If you are shopping for a new home, you understand how difficult and competitive the housing market has become.
Kevin Grogan: In today’s video, I’m going to talk about the current housing market and how it might affect economic growth here in 2023 and also how it may affect 2024. And also just kind of things you should be thinking about if you are considering a move with respect to your home.
Historical Context That Impacts Today’s Home Sales
Kevin Grogan: I think as we talk about the housing market, we can’t talk about what’s happening today without kind of zooming out and providing some historical context, which really starts back in the early 2010s. If you go back to that decade, what you would see in terms of new home construction is very, very little new home construction, very, very little new supply for the housing market. And if you think about the decade that immediately preceded the 2010s that really kind of makes sense, we had the financial crisis in ‘07 and ’08 and homebuilders really pulled back coming out of that financial crisis. So we actually had an underbuilding and undersupply of new homes in the 2010s, which we’re still feeling today because, of course, that affects prices going forward. Now, I’d say the bit of good news that we have seen some pickup in new home construction here in 2023. And if you look at surveys of builders, that is likely to continue into 2024. So we are starting to catch up at least a little bit. But again, we had more than 10 years of underbuilding and undersupply, which affects prices that we see today.
Record-High Mortgage Rates
Kevin Grogan: The other big story that you see in housing markets are, of course, mortgage rates, which are the highest that they’ve been since May 2021, which has a huge effect on first-time homebuyers, as well as an effect on existing homeowners who might be inclined to upgrade their home either to a newer home or larger home. So currently, the 30-year fixed-rate mortgage is at 7.5%. And again, this is the highest it’s been in more than 20 years, which has a real effect on how much home people can purchase, how much they can spend on a new home. And so Redfin actually came out with a report that said that a homebuyer with a budget of $3,000 for their monthly payment has lost about $71,000 in purchasing power. And that’s due to a combination of higher mortgage rates and just higher prices overall that we’ve seen over the past few years. And so kind of the bottom line here is if you are an existing homeowner who has a mortgage rate at, say, 3% or so and now mortgage rates are at 7.5%, you’re not inclined to sell your home. You may not be able to afford a meaningful upgrade that would be worth giving up that 3% mortgage that you have today. And so this has been pervasive across the housing market, which has led to relatively low resale inventories. And that, of course, influences the price, which is now higher than it has been, say, four or five years ago. And so this level of interest rates is a pain point specifically in the housing market, but of course, it’s across the economy as well. And so that’s kind of what the Fed is looking to engineer, is higher interest rates to help kind of slow down the economy and help reduce inflation. But specific to the housing market, we’ve seen both high interest rates slowing things down and higher inflation, which has caused an increase in home prices, which makes housing less affordable for, again, both first-time homebuyers and existing homeowners who are looking to upgrade their home.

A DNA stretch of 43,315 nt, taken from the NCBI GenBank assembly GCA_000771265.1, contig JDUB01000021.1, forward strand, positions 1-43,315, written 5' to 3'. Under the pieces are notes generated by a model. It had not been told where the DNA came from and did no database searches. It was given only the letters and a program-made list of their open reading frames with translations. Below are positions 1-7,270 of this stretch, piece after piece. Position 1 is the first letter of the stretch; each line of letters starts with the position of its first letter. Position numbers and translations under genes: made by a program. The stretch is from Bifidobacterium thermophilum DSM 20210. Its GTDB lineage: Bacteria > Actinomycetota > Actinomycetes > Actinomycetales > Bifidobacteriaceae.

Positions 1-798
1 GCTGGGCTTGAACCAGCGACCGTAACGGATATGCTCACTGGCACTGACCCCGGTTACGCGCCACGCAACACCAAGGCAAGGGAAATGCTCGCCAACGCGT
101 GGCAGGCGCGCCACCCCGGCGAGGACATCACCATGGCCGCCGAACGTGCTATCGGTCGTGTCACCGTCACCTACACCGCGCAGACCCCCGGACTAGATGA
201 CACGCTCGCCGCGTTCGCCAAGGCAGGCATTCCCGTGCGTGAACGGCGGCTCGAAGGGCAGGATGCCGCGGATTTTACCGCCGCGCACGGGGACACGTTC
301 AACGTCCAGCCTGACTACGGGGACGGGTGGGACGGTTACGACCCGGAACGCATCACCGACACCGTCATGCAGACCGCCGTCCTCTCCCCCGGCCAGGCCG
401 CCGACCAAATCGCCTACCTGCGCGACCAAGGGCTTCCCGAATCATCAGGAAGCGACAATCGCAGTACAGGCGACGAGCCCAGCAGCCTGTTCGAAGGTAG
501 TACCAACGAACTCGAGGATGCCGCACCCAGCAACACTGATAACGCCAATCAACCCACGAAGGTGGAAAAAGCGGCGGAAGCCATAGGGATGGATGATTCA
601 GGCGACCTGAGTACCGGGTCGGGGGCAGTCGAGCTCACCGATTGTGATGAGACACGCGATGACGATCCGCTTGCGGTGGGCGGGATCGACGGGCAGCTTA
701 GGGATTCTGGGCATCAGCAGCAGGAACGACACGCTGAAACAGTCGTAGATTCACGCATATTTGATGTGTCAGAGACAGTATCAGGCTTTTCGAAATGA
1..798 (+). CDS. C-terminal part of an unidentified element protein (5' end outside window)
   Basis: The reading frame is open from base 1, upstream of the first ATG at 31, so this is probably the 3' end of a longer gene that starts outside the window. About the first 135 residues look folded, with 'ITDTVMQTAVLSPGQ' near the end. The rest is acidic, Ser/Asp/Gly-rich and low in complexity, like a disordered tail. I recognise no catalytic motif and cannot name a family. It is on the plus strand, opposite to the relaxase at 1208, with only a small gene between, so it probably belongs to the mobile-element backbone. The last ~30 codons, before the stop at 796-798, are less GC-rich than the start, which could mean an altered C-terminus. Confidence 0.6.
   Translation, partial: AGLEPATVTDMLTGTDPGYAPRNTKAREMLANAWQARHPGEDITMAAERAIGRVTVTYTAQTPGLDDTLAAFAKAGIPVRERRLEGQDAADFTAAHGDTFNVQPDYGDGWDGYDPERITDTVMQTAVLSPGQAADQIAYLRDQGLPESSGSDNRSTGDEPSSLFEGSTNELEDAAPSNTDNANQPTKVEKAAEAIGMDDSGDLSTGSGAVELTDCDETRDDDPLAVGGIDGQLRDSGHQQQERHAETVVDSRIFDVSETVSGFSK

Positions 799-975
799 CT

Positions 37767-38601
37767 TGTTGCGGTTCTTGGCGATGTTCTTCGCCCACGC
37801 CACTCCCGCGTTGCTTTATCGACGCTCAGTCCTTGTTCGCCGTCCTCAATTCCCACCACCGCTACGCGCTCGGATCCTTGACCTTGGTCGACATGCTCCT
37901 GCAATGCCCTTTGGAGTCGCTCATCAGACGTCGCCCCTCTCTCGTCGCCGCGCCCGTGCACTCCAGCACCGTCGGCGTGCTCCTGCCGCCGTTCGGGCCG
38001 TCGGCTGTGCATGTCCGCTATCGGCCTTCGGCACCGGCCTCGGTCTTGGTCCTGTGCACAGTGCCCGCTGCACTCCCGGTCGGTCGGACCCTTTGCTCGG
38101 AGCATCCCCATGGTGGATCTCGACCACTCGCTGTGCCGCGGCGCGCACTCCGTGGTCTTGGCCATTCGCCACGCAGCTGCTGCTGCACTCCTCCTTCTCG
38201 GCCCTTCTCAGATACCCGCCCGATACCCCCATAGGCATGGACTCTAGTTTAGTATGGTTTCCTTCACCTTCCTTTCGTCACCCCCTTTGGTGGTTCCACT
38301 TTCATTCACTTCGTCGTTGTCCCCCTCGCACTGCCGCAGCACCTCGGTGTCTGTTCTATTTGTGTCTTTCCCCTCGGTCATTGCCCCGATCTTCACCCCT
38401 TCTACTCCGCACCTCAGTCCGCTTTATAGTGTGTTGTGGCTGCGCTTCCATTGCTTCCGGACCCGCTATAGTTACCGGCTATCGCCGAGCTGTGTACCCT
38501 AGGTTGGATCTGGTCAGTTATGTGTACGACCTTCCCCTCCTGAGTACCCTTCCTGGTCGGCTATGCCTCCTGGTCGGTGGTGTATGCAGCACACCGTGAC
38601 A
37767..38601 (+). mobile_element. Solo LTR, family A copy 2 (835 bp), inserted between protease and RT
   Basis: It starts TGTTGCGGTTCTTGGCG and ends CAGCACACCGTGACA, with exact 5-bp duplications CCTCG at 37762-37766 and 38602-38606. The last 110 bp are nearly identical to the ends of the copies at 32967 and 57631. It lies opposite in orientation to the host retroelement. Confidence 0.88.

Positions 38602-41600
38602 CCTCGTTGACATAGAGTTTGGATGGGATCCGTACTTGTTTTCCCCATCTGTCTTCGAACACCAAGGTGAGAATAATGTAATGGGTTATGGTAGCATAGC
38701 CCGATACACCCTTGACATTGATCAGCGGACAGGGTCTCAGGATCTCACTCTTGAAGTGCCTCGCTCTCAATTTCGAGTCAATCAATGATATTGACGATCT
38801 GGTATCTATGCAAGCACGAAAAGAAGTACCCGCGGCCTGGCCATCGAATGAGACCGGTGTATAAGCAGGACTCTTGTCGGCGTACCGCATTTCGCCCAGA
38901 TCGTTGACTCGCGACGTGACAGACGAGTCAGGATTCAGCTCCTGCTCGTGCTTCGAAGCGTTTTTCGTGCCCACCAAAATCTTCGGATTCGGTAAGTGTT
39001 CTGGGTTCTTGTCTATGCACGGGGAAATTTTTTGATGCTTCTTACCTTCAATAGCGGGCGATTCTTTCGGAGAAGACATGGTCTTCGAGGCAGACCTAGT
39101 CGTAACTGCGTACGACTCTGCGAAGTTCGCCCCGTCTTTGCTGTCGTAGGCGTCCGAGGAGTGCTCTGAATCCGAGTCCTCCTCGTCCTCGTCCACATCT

How Can We Thaw the Housing Market?
Kevin Grogan: In terms of what might improve this going forward. If we do see a decline in mortgage rates, that could cause kind of a thawing in the housing market, you could see an increase in supply of existing home sales, which could cause more transactions and cause housing to be a bit more affordable than what it is today. If you do have any questions on anything I’ve covered in today’s video, please don’t hesitate to reach out to your advisor.
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